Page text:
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By Stan Deresinski, MD, FACP, FIDSA
Clinical Professor of Medicine, Stanford University
Dr. Deresinski reports no financial relationships relevant to this field of study.
SYNOPSIS: Approximately one-fifth of outpatient parenteral antimicrobial therapy recipients developed a clinically significant antimicrobial-related adverse drug event.
SOURCE: Keller SC, Williams D, Gavgani M, et al. Rates of and risk factors for adverse drug events in outpatient parenteral antimicrobial therapy. Clin Infect Dis 2018;66:11-19.
Keller and colleagues addressed the issue of adverse drug-related events (ADE) that occurred in 339 adults discharged on outpatient antimicrobial therapy (OPAT) from one of two tertiary care academic medical centers in Baltimore. All the patients had peripherally inserted central venous catheters and all had assistance from a home health agency. Most cases were managed by an infectious disease specialist. The primary outcome measure was clinician-documented clinically significant ADEs — ones resulting in hospital admission, a change in the antimicrobial administered, antimicrobial discontinuation, or the development of Clostridium difficile infection (CDI).
Clinically significant ADEs occurred in 49 (14.5%) patients, at an incidence of 2.24/1,000 patient-days. Independent risk factors for the occurrence of clinically significant ADEs were female gender and receipt of vancomycin or daptomycin, while both uncomplicated bacteremia and empiric (as opposed to targeted) therapy were associated with lower incidences of ADEs.
Sixty-one (18%) vancomycin recipients suffered an ADE, 19 (21.3%) of which were clinically important; 11 (18.0%) experienced nephrotoxicity. Three (37.5%) of eight daptomycin recipients developed elevated serum creatine kinase levels. No ceftriaxone recipient suffered a significant ADE. The incidence of ADE was highest in the first two weeks of OPAT.
This study found that approximately one in every five patients undergoing OPAT will suffer an ADE, a result not greatly different from that reported in inpatients. Thus, in a study of hospitalized patients at one of the institutions included in the analysis by Keller and colleagues, 298 (20%) of 1,488 experienced at least one antimicrobial-associated ADE, most frequently gastrointestinal, renal, and hematologic.1 There was a 3% increased risk of ADE for each additional 10 days of antimicrobial therapy. The incidence of identified CDI (0.47%) was even less than that reported by Keller et al (1.5%) — but both seem remarkably low.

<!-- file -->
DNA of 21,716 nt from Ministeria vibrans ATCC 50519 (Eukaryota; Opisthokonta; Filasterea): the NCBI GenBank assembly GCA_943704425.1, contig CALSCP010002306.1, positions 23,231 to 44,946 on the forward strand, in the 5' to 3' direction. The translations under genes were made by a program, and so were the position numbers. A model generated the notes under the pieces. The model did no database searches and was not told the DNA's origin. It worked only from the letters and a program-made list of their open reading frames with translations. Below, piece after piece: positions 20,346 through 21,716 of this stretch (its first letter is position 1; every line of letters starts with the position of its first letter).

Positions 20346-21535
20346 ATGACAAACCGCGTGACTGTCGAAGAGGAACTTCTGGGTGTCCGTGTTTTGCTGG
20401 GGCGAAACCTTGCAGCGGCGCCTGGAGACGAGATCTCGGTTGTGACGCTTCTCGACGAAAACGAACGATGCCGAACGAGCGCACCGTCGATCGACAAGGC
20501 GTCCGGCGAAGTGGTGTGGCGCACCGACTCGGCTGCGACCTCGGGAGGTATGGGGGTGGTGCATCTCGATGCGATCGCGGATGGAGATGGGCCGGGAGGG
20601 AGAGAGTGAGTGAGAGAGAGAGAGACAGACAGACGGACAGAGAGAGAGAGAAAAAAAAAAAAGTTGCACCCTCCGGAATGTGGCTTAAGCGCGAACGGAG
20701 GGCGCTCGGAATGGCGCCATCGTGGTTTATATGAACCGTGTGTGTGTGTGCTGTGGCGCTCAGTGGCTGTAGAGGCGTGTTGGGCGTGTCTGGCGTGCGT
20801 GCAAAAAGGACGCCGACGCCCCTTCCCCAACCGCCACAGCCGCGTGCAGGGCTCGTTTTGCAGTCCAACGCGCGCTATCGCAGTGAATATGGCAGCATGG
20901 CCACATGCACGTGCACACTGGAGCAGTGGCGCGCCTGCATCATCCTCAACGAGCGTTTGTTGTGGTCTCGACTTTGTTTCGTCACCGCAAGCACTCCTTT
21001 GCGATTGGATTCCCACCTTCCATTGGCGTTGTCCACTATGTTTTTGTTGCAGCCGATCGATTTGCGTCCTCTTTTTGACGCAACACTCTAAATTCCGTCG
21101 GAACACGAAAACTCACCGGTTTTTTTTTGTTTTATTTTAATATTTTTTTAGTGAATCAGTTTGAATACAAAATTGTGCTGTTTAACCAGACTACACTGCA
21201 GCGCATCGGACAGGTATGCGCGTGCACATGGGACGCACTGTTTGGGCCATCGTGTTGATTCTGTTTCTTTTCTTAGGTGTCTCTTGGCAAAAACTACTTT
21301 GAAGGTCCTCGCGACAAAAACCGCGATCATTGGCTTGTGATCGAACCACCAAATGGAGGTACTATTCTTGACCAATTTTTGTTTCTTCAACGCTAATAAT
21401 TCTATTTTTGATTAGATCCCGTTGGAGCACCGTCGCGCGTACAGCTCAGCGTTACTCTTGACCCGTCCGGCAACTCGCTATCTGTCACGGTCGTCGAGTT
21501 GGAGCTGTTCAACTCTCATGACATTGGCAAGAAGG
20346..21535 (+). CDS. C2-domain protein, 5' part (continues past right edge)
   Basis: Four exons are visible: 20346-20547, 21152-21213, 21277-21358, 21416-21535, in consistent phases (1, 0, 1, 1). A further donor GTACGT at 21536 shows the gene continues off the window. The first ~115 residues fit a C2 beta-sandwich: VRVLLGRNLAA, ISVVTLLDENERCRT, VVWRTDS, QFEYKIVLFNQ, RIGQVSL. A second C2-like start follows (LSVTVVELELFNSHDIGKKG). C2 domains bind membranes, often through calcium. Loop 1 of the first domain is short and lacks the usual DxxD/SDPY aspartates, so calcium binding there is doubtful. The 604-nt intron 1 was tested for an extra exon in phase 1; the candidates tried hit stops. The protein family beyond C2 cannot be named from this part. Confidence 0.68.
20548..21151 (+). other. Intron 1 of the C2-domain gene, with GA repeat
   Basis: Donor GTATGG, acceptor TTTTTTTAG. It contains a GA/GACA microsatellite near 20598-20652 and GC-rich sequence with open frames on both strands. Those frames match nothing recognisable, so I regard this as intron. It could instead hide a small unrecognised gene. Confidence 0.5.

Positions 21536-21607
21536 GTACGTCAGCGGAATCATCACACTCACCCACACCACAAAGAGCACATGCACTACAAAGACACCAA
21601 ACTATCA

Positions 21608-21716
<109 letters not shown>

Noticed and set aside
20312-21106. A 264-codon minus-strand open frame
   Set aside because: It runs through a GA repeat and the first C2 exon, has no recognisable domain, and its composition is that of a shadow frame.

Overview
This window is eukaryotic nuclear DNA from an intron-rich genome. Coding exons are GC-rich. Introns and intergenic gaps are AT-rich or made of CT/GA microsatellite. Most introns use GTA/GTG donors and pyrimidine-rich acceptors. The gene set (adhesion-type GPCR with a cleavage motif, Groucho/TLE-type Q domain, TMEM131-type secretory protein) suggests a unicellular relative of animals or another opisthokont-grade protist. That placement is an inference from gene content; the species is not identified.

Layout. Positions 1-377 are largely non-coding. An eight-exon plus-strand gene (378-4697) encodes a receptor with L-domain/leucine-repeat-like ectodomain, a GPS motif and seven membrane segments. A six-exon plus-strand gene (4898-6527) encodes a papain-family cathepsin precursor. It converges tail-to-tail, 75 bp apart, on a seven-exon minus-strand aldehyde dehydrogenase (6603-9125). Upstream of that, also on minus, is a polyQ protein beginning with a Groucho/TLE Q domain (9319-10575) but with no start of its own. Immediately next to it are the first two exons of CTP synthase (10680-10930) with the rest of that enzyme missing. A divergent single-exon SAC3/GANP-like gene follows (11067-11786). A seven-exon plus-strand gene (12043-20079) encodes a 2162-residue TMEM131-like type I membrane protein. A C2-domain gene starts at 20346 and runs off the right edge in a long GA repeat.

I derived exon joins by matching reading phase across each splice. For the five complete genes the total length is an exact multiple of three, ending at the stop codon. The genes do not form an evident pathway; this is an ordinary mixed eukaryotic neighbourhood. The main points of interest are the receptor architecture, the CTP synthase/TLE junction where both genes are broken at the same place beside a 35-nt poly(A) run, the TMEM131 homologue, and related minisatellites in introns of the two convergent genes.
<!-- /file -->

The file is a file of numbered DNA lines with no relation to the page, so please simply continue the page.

It is important to acknowledge that this OPAT evaluation only examined ADEs attributed to receipt of antimicrobials. Some serious adverse events not directly related to antibiotic therapy that may occur in OPAT patients include venous thrombosis and vascular access infections, including bloodstream infections.
Safe and effective OPAT requires a systematic approach. There should be a special focus on the transition from the inpatient to the outpatient setting, a time when error frequency is likely to be greatest. In fact, Keller et al found that the frequency of ADEs was greater in the first two weeks of OPAT than in subsequent weeks.
Muldoon and colleagues have proposed an OPAT bundle with six elements: “patient selection, infectious disease (ID) consultation, patient/caregiver education, discharge planning, outpatient monitoring/tracking, OPAT program review.”2 Appropriate patient selection includes, among other things, determining that the patient’s status is acceptable for management outside the acute care facility in a conducive environment with adequate support and resolution of financial aspects of care. ID consultation (or stewardship team consultation) should be performed prior to discharge and prior to placement of a central vascular catheter. The ID consultant must assess the feasibility and need for OPAT and explicitly delineate the therapeutic course as well as the necessary laboratory and clinical monitoring. The use of checklists can be a very important element of a successful OPAT program.3
The OPAT program must provide an individual responsible for monitoring visit adherence and laboratory results. The plan must be documented and accessible and the patient/family/caregiver appropriately educated regarding their responsibilities.
Finally, it is critical that the process, outcomes, adverse events, and patient satisfaction be audited on an ongoing basis. All of this requires a comprehensive structure and dedicated personnel, and, thus, must have the support of the institution’s administration. One solution is the provision of a clinical pharmacist or advanced practitioner to provide day-to-day oversight.
Many patients receiving OPAT do not require parenteral antibiotic administration and, in fact, some do not require any antibiotic therapy. Others can be treated with oral antibiotics alone. Furthermore, the role of the long half-life drugs dalbavancin and oritavancin may need to be taken into consideration.
Financial Disclosure: Infectious Disease Alert’s Editor Stan Deresinski, MD, FACP, FIDSA, Peer Reviewer Patrick Joseph, MD, Updates Author Carol A. Kemper, MD, FACP, Peer Reviewer Kiran Gajurel, MD, Executive Editor Shelly Morrow Mark, Editor Jonathan Springston, and Editorial Group Manager Terrey L. Hatcher report no financial relationships to this field of study.
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